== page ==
In his three years at Duke, President Richard Brodhead has seen the highs and lows of Duke athletics. The same athletics program that achieved the University's highest-ever finish in the 2005 Director's Cup has come under increased scrutiny following last spring's men's lacrosse scandal. Before winter break, Brodhead sat down with The Chronicle's Greg Beaton to discuss the state of athletics at Duke.
You spoke last spring of improving communication between athletics and the rest of the University. Have the changes made been effective so far?
Of the lessons in last spring, the most practical was our need to have clearer lines of communication from the world of student conduct to that of coaches. People sat right down to that last spring and in the early summer and created a much clearer expectation of who would be informed of what and what kinds of steps would be taken in response.
I have to say this has been a significant success. It was an issue last spring; there were things coaches did not know about that everybody assumed they did know about. So we've just been trying to make sure the flow of information is consistent. I think that's been both successful and important.
The truth of the matter is that finding out about bad behavior so that you can punish it is an important part of the problem but the least interesting part of it. Much more important is trying to clarify the norms that student-athletes-and students in general-are expected to live by.
What has your interaction been like with the men's lacrosse team?
I met with the lacrosse team on a number of occasions last year. I met with its captains once, I met with the whole team for an extended meeting at the beginning of May, and of course I had interactions at the time the program was restarted. This fall, I visited one of their practices. It's funny, because they practice very early in the morning. So I met with them at about a quarter of eight in the morning one time-that was fun.
But I like to drop in at lots of sports events. I like to watch the life of the University in all its forms. This year, I've been to field hockey games, soccer games, I've been at the football games. Of course I've been at the basketball games. I dropped in at a football practice, I dropped in at a men's lacrosse practice. I intend to do so in the future with other teams.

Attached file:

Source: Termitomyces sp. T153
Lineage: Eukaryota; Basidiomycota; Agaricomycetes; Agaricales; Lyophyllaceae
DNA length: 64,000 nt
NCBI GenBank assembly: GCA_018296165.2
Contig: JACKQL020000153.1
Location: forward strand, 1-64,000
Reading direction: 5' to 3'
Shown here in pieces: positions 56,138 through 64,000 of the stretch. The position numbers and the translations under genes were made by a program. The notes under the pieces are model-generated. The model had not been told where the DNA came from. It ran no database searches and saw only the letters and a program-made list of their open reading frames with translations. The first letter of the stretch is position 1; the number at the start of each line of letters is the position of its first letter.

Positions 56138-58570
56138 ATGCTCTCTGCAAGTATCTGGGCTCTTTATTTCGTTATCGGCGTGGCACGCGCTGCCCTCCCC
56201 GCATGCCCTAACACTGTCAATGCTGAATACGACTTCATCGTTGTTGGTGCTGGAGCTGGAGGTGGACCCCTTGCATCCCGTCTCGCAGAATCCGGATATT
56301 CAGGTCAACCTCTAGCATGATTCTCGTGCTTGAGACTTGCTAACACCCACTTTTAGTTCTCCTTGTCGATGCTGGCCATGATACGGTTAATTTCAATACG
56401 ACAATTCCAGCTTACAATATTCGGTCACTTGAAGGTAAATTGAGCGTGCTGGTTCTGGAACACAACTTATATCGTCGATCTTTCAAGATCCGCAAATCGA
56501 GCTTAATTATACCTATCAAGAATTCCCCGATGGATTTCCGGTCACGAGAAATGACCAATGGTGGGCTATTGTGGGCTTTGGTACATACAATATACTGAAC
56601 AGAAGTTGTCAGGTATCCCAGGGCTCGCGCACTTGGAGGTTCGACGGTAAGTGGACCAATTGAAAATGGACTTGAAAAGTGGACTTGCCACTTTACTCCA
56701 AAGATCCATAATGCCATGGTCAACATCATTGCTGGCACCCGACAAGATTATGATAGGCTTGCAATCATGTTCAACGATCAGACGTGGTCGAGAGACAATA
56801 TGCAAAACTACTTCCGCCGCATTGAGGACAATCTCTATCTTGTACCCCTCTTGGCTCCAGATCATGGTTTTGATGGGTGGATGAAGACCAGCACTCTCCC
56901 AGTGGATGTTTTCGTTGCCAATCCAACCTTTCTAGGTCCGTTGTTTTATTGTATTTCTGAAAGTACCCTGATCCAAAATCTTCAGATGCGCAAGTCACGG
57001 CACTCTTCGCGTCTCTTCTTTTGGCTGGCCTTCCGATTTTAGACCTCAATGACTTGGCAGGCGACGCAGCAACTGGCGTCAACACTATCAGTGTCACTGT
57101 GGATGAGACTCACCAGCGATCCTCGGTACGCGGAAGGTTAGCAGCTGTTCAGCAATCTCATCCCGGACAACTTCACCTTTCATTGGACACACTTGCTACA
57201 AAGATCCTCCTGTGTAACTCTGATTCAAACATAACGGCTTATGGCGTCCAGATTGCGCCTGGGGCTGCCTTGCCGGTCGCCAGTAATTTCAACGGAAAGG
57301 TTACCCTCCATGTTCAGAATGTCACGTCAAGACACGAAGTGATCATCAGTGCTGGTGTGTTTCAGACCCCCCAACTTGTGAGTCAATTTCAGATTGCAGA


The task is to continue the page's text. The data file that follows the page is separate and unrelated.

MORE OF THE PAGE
How would you evaluate Joe Alleva's leadership of the Department of Athletics?
I'm in my third year as president. I met Joe as I met many others before I became president, because I spent six months here in my transition. I really have almost three full years of working with Joe as with everyone else here.
I think it would be fair to say athletics has thrived at Duke in the time that I've been here. Look how many teams have gone so far in postseason championship play. I'm also going to take note of Duke leading the pack in graduation rates of schools with strong sports programs. That's great too because the whole point is we really try to take the student-athlete concept seriously here and not just have students who are great athletes who do not participate in the academic life of the school.
Our one Rhodes scholar this year was a varsity athlete and a captain of a team. That's great. One of the things that's very much to Joe's credit is the evenness of attention that's been given to lots of sports. There are some schools where only a couple sports are taken seriously. I think Joe takes them all seriously, which is a very good thing. To be sure, last spring was a challenging time for him and his department as it was for the rest of the university.
Joe Alleva is the athletic director of this place, and he's our athletic director going forward.
Coming from Yale, has the transition been hard coming to a place where a greater emphasis is placed on athletics?
I was at an Ivy league institution before, and now I'm at a different kind of institution with many, many things in common between them. At both of them, athletics was part of the health and vitality and community of the university.
Duke competes at a different level athletically, and I knew that perfectly well when I came here and I embraced that. At the same time, I came here party because I knew that the equation here involved both academics and athletics.
What do you believe the role of athletics should be at a great university?
Here's a fact: There aren't university systems in the world that don't have anything to do with athletics. If you go to European universities, you'll find that to be so for the most part. America has the leading university system in the world, and the compounding of athletics and academics, it's hard to explain to foreigners, but it no doubt has something to do with the vitality and vibrancy of American universities. It doesn't mean that athletics are a value by themselves. They shouldn't be. But that doesn't mean they shouldn't have an important role as part of the equation. And when I ask myself, what is that role, here is my answer:
Athletics have something to do with the pursuit of excellence that has important symbolic meaning in a university setting. They have something to do with teamwork at a time when teamwork has more to do than ever with the skills needed for success in the future. They have something to do with community formation. When I go to Duke sports events, I don't just see sports junkies. I see everybody brought into a community by those events. That's a profound experience.
This is a time when it's important to understand what are the positive values of athletics in a university setting and to make sure we're always reinforcing those values.
There are a thousand ways to abuse the role of athletics at a university. The best way to abuse it is to act as if athletics is a supreme value by itself and to detach it from the other things a university cares about.
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